1,452 women and 936 children impacted 

$954,604 leveraged 

Meet the Leaders  

Thanks to the strength of a relationship built over the last 10 years, when Kimberly Crichton of the Maine Women’s Fund and Lisa Sockabasin of Wabanaki Public Health and Wellness heard about $95,000 grants available from the Women’s Funding Network, they decided to apply together. Kim and Lisa won the grant and launched the Wabanaki Women’s Economic Mobility Hub together as part of our nationwide initiative to invest in women’s economic mobility.  

After suggesting Lisa Sockabasin, their Wabanaki Public Health and Wellness lead partner, as a key resource on issues facing the tribes in discussions about policy, funding, needs, and assets, in the philanthropic, nonprofit and advocacy community, her expertise has been recognized at organizations like the Maine Philanthropy Center, where she is a member of their board and advocacy committee.

Lisa Sockabasin has led Wabanaki Public Health to grow at the speed of a startup 

Lisa Sockabasin 

Lisa Sockabasin, MS, RN
Co-Director, Wabanaki Public Health and Wellness

Lisa Sockabasin is a citizen of the Passamaquoddy Tribe at Motahkomikuk with extensive experience and expertise in Tribal, State, and Federal governments, non-profits, and philanthropic organizations. In her capacity as the Co-Director of Wabanaki Public Health and Wellness, Lisa collaborates with tribal leadership, the Wabanaki Public Health team, and philanthropic partners to address systemic inequities experienced by Wabanaki communities in Maine and to develop and implement culturally-based programs that respond to the needs of our communities.

Lisa’s has over 19 years of experience addressing inequities experienced by and providing opportunities to tribal populations. Prior to joining WPH Lisa served as the Director of the Office of Health Equity in the Maine Department of Health and Human Services, as an epidemiologist in the Infectious Disease Program for the State of Maine, as a nurse epidemiologist with the North American Indian Center of Boston, Inc., and served as coordinator to Harvard’s Four Directions Summer Research Program – a capacity she still serves in.

Kimberly Crichton 

Kimberly Crichton
Executive Director, Maine Women’s Fund

Kimberly is the Executive Director of the Maine Women’s Fund. She joined the staff of the MWF as the Grants Director in 2017, having previously served as a contracted Grants Coordinator since 2013. She learned about the Maine Women’s Fund, and philanthropy, as a participant in the New Girls’ Network in 2003-2004. As a result of that experience, she became interested in philanthropy, and how funders and non-profits can best work together to achieve their missions and advance lasting change, and she is thrilled to be a part of that change. In 2012, after nine years designing, developing, and managing grant programs at the Maine Health Access Foundation, she founded her own business, Transform. LLC, focused on advancing social change.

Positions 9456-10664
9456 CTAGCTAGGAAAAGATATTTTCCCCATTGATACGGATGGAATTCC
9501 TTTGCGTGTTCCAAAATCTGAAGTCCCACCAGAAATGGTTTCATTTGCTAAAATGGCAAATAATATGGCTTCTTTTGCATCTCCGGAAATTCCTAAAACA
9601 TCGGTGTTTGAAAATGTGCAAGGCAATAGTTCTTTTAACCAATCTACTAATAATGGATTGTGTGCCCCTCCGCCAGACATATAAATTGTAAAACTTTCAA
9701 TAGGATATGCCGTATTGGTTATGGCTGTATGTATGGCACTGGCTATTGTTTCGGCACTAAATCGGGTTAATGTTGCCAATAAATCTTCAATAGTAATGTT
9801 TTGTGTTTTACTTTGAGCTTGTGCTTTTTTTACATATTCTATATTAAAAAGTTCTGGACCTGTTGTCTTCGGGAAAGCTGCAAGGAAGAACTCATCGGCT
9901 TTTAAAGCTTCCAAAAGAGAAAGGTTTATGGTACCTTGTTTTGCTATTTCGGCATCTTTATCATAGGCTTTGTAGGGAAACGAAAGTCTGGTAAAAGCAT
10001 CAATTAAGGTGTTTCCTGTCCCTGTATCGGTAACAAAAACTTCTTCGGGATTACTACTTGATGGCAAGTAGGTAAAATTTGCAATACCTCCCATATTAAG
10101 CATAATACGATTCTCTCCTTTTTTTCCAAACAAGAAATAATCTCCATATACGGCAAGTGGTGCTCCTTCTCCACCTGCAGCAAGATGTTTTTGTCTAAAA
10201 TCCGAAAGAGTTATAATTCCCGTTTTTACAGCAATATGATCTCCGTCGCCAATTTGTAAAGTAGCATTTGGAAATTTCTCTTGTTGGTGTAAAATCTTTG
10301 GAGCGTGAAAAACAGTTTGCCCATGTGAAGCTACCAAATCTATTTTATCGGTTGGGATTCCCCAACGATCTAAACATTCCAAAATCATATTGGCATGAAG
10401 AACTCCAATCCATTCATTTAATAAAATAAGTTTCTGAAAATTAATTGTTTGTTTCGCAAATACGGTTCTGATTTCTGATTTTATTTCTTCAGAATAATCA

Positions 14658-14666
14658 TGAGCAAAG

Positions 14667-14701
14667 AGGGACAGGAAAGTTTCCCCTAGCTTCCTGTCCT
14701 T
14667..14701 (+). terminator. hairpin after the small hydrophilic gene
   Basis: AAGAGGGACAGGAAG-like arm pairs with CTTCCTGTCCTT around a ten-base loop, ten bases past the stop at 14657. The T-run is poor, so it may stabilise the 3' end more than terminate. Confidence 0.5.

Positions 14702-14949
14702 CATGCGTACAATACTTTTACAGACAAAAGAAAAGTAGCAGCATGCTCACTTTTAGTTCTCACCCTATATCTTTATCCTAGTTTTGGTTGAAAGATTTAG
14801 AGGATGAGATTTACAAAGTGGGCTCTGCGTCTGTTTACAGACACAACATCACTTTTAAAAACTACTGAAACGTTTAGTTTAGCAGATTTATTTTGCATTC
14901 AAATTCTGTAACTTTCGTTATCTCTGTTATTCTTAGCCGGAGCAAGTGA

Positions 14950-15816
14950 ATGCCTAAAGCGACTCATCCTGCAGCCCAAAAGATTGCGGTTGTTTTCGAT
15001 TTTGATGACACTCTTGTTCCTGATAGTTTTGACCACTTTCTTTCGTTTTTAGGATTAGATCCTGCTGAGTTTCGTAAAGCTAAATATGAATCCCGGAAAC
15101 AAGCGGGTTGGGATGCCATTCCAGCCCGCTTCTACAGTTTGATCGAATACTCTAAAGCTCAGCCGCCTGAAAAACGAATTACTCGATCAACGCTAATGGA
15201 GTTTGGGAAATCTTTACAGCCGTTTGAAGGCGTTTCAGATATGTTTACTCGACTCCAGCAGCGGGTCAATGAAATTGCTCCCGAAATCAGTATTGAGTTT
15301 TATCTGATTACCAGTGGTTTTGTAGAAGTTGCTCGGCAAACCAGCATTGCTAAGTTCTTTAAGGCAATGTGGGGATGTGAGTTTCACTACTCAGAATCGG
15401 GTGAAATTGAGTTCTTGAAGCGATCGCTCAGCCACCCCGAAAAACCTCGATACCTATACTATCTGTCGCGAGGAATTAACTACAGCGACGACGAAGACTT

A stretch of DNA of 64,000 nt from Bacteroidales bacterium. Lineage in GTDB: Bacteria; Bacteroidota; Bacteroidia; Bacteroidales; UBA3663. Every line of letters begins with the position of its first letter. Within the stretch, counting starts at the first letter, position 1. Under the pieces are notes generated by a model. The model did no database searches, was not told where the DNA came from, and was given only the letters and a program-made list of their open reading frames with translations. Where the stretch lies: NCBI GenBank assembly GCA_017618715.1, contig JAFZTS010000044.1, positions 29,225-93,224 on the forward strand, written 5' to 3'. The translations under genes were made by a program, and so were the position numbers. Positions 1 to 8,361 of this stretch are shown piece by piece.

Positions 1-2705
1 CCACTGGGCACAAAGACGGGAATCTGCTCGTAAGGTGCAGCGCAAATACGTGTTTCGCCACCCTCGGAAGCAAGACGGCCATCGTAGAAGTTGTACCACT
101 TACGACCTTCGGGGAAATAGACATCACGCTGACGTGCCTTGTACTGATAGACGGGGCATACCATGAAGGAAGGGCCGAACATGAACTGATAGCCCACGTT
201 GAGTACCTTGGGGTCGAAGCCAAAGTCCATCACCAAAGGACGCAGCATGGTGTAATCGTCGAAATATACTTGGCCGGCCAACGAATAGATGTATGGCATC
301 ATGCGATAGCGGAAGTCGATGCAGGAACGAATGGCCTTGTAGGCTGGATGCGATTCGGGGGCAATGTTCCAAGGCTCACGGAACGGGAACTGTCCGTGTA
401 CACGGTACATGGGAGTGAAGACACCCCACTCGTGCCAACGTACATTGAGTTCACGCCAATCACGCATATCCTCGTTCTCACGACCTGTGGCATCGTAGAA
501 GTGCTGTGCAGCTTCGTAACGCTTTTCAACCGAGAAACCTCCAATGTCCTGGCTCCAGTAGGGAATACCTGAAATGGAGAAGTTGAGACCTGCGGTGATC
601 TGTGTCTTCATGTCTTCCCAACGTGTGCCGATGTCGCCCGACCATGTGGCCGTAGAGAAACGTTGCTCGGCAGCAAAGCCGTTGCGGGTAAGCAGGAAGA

About the Maine Women’s Fund
The Maine Women’s Fund has consistently and continually advocated with passion to help ensure that tribal voices and perspectives are included in other foundation’s thinking about their own work. Since 1989, the Maine Women’s Fund has been incubating and investing in nonprofit organizations run by and for Maine women and girls, and it is the only Maine foundation focused exclusively on advancing gender equity. Through its $3.2 million endowment, it makes annual financial investments in new and established organizations working towards its mission to transform the lives of Maine women and girls through innovative programs and advocacy efforts. The Maine Women’s Fund also provides technical assistance to grantees for capacity building, achieving sustainability, and creating space for new generations of women leaders. In the past 30+ years the Maine Women’s Fund has granted over 500 awards totaling more than $2.8 million to 230 organizations investing in the power of women and girls across the state and Wabanaki communities.

Member Bureau